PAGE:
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Speakers at the 3rd GECF Annual Workshop

Speakers at the 3rd GECF Annual Workshop

Natural gas at a turning point

DOHA

Increased cooperation between producers and buyers, digitalisation across the value-chain, investment in infrastructure and research and development in innovative technologies will play a pivotal role in positioning natural gas as a fuel of choice for the 21st century global economy.

These were some of the key messages by international gas industry leaders and panellists who participated in the 3rd GECF Annual Workshop on Promotion of Natural Gas Demand held virtually and organised by the GECF (Gas Exporting Countries Forum).

The speakers opined that natural gas is the fuel that can achieve the UN Sustainable Development Goals and the objectives of Paris Agreement as its credentials far outweigh that of other energy sources such as coal and oil.

GECF Secretary General Yury Sentyurin said: "We recognise the vital role that natural gas has to play in energy transition and sustainable development as we strive for energy security for all nations. Now more than ever, there must be a spirit of collective collaboration amongst industry players in order to sustain existing markets, and more so to create new promising ones."

"We also recognise the crucial role of digitalisation as we strive to reduce cost across the natural gas value chain and enhance the competitiveness of natural gas."

The keynote speakers included President of International Gas Union (IGU) Joe Kang, Executive Chairman of African Energy Chamber N J Ayuk, Chairman of Egyptian Natural Gas Holding Company (EGAS) Magdy Galal, and Vice-President LNG Marketing and Trading of Petronas Shamsairi Mohd Ibrahim.

Ayuk emphasised the crucial need for development of the gas industry in Africa through investment in infrastructure and industries.

In his comments, Dr Galal pointed out the steps taken by the Egyptian government in stemming the decline in consumption in Egypt due to the Covid-19 impact.

The country saw a drop in demand by 13 per cent between January and May 2020 compared to last year. He said despite the government having lowered the price of gas in the industrial sector, more incentives were needed to be provided by it, especially in the upstream activity by providing flexible terms in the concession agreements.

Speaking on behalf of Petronas, Ibrahim said the rising number of LNG importing countries, from merely 15 in 2005 to 39 countries in 2019, shows that LNG is well positioned to prosper as the most significant source of energy in the future.

He also highlighted some solutions including LNG bunkering, virtual pipeline system, small-scale break-bulking and vertical integration that will create new and niche markets.

GECF Gas Market Analysis Department Head Mahdjouba Belaifa spoke about the importance of the annual workshop for the industry and the GECF’s role in aligning many voices as one voice.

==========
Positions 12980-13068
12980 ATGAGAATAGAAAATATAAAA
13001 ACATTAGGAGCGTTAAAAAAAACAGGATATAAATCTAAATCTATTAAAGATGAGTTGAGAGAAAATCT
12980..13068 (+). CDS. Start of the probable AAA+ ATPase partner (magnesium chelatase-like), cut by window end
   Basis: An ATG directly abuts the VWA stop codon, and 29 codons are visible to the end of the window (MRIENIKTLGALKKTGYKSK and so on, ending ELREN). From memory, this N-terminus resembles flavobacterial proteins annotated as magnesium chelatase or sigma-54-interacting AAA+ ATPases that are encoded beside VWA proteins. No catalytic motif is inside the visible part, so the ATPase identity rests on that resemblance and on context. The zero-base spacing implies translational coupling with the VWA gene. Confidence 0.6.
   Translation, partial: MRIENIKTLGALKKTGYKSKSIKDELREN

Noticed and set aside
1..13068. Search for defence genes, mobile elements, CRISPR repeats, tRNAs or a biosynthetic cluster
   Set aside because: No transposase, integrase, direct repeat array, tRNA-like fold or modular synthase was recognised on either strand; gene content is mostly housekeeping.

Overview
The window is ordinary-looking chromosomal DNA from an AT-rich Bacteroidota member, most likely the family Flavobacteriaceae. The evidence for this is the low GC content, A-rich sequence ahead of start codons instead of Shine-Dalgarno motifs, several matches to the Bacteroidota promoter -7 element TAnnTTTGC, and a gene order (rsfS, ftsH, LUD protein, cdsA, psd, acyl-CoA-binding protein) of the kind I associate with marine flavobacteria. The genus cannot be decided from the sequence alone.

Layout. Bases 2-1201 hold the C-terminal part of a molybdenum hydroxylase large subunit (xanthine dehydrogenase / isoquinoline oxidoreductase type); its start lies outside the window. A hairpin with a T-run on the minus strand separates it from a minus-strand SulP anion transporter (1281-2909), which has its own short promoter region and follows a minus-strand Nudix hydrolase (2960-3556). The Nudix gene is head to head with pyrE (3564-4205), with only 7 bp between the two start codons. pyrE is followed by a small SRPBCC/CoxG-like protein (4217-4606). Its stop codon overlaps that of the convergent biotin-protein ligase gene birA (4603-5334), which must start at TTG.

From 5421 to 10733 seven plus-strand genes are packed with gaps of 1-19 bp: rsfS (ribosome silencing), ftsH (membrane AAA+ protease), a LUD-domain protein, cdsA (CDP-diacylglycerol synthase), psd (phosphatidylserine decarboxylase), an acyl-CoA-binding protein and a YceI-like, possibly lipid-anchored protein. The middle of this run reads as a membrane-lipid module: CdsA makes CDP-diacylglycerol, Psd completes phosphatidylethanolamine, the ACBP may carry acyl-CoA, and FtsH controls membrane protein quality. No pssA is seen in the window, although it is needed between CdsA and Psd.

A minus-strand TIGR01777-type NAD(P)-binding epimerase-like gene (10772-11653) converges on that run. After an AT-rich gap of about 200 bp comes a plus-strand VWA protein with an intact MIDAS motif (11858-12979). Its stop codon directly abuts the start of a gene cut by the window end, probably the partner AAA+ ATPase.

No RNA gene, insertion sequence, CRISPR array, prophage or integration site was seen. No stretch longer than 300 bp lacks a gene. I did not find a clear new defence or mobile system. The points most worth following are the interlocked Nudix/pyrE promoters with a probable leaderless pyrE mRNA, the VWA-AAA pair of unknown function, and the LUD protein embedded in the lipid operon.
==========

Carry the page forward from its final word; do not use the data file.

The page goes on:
She explained that in the previous two workshops the key identified areas for natural gas were held with a focus on cost competitiveness, policy advocacy, importance of long-term oil indexed contracts for the security of supply, development of infrastructure, and new business models.

She highlighted some of the proposed actions after the workshops such as reinforcement of dialogue, role of R&D, fair access to technology, engagement of policymakers in advocacy for fair policies towards natural gas, the role of social media to sensitise various segments of the public, as well as digital technologies to improve productivity.

In a panel discussion, ‘Improving the competitiveness of natural gas through Cost Optimisation and Digitalisation’, the participants discussed a number of themes affecting the global gas and LNG markets.

Robbin Mills, CEO of Qamar Energy, focused his views on the Middle East region, where he mentioned that gas demand growth is expected to shift from power to the industrial sector in the long-term due to increasing renewables deployment and improved efficiency.

As it relates to a gas surplus in the region, this could bring several opportunities, including new lighter industries, intra-regional export projects (gas, LNG and electricity), enhanced oil recovery, hydrogen production, and expansion of e-vehicles, which will support a growth in electricity demand.

Vincent Demoury, General Delegate of International Group of LNG Importers (GIIGNL), held the view that although LNG has been growing at a healthy pace over the last few years it faces several challenges in a post-Covid-19 world, including economic growth, volatility, affordability, and environmental policies.

As such, there is a need that producers, consumers, and policymakers work together to develop methodologies and invest in technology for decarbonising the gas industry and innovation to improve its competitiveness and sustainability.




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